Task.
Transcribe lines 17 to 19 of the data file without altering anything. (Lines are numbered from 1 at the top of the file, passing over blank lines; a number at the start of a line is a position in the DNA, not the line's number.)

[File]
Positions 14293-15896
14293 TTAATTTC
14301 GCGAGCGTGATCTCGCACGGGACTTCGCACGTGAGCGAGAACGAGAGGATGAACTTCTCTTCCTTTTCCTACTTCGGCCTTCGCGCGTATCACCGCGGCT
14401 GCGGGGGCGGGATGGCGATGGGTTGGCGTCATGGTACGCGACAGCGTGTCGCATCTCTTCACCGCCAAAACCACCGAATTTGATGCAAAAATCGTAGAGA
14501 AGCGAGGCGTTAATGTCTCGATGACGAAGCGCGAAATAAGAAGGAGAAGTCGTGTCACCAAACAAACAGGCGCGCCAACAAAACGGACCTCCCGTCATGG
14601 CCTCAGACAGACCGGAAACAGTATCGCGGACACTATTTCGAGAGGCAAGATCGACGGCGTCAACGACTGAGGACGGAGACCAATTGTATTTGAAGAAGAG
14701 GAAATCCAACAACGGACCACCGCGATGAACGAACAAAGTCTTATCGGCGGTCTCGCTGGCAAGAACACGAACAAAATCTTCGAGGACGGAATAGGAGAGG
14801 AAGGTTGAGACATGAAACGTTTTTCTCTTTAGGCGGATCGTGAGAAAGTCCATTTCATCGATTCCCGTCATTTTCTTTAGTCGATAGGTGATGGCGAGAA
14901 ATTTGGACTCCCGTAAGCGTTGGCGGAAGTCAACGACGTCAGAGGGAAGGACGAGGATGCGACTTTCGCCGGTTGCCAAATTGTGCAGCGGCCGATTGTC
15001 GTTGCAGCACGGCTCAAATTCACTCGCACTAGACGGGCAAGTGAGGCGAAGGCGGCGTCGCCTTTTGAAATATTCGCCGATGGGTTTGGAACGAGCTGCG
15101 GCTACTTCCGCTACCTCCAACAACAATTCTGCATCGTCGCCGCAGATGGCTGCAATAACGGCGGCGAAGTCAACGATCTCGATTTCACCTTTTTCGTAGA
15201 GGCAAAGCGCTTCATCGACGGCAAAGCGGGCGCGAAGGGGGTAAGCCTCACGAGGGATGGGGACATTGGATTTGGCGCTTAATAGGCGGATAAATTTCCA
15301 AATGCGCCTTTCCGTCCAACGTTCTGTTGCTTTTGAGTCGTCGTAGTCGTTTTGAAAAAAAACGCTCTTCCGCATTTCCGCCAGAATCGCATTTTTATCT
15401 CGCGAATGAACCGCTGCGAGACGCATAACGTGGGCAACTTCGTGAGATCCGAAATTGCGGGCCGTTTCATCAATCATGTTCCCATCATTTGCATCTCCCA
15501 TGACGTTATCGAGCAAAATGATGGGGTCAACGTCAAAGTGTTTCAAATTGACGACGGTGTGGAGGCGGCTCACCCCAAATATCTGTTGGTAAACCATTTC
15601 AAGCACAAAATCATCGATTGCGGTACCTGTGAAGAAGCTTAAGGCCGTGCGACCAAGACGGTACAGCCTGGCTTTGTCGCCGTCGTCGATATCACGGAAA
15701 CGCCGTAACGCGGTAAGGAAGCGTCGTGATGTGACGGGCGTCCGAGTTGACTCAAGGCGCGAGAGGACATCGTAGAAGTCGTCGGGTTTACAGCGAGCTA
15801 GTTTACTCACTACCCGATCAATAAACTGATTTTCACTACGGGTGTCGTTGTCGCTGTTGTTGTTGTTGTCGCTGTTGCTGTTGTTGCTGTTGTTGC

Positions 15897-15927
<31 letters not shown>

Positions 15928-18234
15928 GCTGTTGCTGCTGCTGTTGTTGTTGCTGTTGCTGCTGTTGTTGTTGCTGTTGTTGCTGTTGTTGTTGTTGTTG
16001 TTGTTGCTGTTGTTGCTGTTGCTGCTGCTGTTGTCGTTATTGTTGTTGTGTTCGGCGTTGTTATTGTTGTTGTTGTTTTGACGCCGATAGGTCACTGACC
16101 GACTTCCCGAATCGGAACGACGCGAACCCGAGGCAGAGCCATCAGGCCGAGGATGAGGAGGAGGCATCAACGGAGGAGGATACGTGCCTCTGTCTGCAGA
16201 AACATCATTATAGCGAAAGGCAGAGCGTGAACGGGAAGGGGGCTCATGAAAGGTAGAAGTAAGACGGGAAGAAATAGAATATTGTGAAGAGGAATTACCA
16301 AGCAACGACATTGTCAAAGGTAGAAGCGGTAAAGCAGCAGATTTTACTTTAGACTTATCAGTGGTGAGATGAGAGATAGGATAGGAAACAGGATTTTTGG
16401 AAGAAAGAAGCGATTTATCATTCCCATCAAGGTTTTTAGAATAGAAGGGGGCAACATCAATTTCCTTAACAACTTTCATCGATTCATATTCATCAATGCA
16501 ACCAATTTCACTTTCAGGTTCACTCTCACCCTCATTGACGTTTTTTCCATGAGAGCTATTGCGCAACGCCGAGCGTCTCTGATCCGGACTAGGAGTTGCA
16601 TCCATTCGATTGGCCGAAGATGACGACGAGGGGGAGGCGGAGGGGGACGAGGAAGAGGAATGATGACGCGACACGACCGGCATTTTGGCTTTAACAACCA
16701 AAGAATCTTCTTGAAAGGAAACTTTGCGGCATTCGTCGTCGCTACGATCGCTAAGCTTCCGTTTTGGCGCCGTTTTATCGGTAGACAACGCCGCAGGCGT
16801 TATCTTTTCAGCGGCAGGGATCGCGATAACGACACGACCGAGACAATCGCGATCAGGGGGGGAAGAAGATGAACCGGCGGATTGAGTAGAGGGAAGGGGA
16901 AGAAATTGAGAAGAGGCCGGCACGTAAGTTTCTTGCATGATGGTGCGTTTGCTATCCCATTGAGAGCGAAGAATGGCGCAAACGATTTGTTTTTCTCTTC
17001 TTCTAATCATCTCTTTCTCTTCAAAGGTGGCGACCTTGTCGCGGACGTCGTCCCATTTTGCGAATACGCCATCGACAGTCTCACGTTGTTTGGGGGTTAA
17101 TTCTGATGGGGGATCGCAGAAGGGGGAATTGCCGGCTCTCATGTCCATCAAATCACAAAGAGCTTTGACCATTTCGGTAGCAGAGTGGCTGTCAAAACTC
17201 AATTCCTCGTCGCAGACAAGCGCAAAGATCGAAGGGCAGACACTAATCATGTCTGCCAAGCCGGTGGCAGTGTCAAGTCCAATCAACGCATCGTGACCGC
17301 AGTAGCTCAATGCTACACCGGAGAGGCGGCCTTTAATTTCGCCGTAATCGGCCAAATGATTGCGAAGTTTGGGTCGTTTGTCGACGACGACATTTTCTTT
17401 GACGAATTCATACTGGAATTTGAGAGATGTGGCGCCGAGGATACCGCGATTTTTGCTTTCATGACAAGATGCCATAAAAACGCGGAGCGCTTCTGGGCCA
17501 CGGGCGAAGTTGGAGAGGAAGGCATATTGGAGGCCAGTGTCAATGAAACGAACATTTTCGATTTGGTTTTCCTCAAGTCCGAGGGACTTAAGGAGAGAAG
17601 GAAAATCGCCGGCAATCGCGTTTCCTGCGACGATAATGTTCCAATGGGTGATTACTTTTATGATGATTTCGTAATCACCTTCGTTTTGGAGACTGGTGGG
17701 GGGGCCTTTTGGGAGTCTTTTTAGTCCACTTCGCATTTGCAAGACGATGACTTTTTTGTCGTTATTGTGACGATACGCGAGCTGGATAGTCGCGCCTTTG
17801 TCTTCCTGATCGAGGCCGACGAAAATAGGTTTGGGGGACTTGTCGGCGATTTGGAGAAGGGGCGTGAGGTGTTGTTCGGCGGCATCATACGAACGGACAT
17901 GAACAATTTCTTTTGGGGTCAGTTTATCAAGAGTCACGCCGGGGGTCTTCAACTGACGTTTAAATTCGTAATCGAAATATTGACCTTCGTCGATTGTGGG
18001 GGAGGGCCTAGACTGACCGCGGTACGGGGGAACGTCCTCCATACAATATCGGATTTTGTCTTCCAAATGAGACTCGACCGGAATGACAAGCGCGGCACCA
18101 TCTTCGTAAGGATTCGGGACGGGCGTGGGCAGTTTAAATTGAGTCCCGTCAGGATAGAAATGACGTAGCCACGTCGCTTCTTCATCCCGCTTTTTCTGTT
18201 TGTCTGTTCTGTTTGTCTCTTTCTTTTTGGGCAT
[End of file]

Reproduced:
15701 CGCCGTAACGCGGTAAGGAAGCGTCGTGATGTGACGGGCGTCCGAGTTGACTCAAGGCGCGAGAGGACATCGTAGAAGTCGTCGGGTTTACAGCGAGCTA
15801 GTTTACTCACTACCCGATCAATAAACTGATTTTCACTACGGGTGTCGTTGTCGCTGTTGTTGTTGTTGTCGCTGTTGCTGTTGTTGCTGTTGTTGC

Positions 15897-15927